From the August 2000 issue of Startups

Anyone who owns a homebased business knows that money tends to come in the door in cycles. When you're experiencing an up cycle, life is great. You're able to pay all your bills on time, run a new ad, even put some money away. But when the cycle turns, keeping your financial ship afloat can be difficult. This is especially true in the first few years of a new business venture, when you don't know what your business cycle even looks like.

The danger in not knowing your business cycle is that at any given time, your homebased business could take a turn for the worse and, if you're not prepared, your business could go under. Then what? You'd be in a worse position than where you started since you'll not only need to find a job and pay your normal bills, but you'll need to pay off your newfound business debts as well.

Fortunately, avoiding this potential scenario isn't difficult. I want to give you some options--probably some you haven't even considered--that will enable you to keep the money coming in, even when your main business is on a slow cycle.

"Main business, you say?" That's right. Consider the possibility that you may need to run more than one business or, at the minimum, have more than one "division" to your business. This is called having "multiple profit centers," a term coined by Barbara J. Winter in her excellent book, Making a Living Without a Job (Bantam Doubleday Dell, $13.95).

Let me give you an example to show why this idea is so important: When I began my homebased law practice, I decided I wanted to specialize in bankruptcy law. So I placed a bankruptcy ad in the paper and before I knew it, the phone started ringing. Business, almost from the start, was brisk. Having opened my business in March, I was in hog heaven by October. Business was booming.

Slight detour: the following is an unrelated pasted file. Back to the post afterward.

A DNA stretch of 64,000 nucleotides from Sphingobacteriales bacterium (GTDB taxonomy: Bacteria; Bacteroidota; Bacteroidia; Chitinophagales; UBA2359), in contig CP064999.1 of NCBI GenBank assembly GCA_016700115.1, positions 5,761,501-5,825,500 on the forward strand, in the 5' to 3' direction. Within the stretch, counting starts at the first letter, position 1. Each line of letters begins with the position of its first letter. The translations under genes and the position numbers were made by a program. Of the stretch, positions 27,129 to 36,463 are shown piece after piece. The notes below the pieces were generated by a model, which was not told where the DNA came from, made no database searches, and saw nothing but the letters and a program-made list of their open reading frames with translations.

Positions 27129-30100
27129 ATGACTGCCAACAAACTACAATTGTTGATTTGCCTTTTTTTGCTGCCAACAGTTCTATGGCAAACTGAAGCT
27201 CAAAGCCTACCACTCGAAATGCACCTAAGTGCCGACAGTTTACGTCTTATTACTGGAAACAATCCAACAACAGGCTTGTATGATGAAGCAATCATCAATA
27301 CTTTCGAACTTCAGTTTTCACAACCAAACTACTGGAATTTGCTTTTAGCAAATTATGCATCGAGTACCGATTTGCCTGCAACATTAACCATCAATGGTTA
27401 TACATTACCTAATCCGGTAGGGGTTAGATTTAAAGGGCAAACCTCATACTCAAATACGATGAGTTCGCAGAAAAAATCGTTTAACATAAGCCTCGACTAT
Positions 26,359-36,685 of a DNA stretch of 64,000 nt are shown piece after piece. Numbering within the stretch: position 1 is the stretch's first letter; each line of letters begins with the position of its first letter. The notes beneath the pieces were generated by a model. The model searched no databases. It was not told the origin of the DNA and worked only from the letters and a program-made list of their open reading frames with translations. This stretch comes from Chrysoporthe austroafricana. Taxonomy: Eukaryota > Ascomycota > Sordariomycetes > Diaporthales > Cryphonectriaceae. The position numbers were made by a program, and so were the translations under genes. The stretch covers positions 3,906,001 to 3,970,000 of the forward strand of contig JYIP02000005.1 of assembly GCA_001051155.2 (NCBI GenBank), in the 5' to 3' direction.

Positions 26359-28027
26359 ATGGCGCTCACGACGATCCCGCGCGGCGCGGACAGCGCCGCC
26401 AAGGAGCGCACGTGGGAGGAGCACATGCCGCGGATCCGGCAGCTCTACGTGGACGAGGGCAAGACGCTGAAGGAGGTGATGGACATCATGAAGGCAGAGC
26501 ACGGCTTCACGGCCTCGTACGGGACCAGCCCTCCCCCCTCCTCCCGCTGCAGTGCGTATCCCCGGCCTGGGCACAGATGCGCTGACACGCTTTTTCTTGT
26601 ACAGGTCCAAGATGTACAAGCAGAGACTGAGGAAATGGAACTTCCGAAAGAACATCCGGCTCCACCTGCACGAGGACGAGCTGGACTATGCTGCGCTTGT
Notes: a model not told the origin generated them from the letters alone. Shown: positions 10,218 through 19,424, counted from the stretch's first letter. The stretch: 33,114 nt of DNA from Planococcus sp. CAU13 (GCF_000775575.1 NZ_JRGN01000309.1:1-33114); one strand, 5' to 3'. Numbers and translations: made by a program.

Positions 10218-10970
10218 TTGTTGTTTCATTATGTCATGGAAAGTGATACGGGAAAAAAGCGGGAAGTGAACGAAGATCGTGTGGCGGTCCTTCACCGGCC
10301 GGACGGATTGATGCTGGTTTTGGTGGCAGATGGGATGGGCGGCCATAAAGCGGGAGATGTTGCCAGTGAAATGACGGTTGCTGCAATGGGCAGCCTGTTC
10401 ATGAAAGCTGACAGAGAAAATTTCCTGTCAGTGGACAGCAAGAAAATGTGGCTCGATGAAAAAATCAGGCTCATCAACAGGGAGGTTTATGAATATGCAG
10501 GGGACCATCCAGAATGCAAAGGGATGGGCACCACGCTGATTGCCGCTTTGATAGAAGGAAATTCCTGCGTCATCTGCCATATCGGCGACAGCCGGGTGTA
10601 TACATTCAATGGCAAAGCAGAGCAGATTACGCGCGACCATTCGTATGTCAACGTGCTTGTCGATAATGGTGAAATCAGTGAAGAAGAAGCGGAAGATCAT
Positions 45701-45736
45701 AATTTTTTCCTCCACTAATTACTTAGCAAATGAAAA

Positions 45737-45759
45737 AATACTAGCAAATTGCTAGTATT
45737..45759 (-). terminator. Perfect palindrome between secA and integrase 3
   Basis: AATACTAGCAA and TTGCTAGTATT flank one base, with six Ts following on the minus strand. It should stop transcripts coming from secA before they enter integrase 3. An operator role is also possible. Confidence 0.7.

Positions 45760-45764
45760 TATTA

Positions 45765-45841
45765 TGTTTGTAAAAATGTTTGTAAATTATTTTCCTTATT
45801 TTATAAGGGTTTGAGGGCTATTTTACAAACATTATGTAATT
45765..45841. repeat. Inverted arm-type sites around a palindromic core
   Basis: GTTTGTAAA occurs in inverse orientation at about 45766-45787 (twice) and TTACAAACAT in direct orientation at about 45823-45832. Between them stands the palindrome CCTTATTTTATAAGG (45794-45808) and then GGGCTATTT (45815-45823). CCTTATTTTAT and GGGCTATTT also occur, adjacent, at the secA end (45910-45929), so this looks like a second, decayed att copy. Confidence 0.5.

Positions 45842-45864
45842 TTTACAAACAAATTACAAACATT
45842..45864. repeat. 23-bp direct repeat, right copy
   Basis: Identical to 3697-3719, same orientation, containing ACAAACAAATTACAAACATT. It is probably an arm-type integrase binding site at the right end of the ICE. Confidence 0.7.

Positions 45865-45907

But then November came. I didn't know it at the time, but bankruptcies dramatically fall off in November and December. I was completely unaware and unprepared for this shift in my business cycle. What was I going to do? Fortunately, I had learned the multiple business center concept, and before my November crisis had begun, I had started an alternate profit center: namely, putting on divorce seminars. So when my bankruptcy business dropped off, I began to put on more free seminars. I got a slew of new divorce clients and made it through that crisis. Now I know that November and December are slow in that one part of my business, so I plan accordingly.

A smart stock investor does the same thing. He knows not to buy just one stock. That stock may go up, but it may go down. Having more than one stock ensures that when one stock does go down, the likelihood of taking a big financial hit is remote. Having multiple profit centers offers similar protection for businesses.

Creating Your Profit Centers

There are two ways to create additional profit centers. First, you can create an offshoot of your main business. Second, you may want to create another business altogether, one that you can do at the same time. Let's consider that first idea, generating multiple sources of income from one main business. For example:

  • A massage therapist could get a gig working at a local health club. She could also buy a massage table and go to her client's homes. She could set up the table in her spare bedroom. She could get on the list of local hotels that need her services for their customers. She could offer 10-minute massages to corporations with harried executives. Now, instead of only one profit center, she would have five.
  • A cleaning service owner can add commercial clients to his or her roster of residential clients.
  • An antique dealer who sells antiques from the barn in the back of his house could also sell them at local shows and on eBay.

There are innumerable new things you can do to bring in money from one business if you just get creative. Try this brainstorming exercise: Write down 10 possible new ways to generate income from your homebased business. Jot down any idea that comes to your head; you can edit later. Ask your spouse or a valued friend for any ideas he or she might have. Cross out the ridiculous ideas and see if you don't end up with a few gems.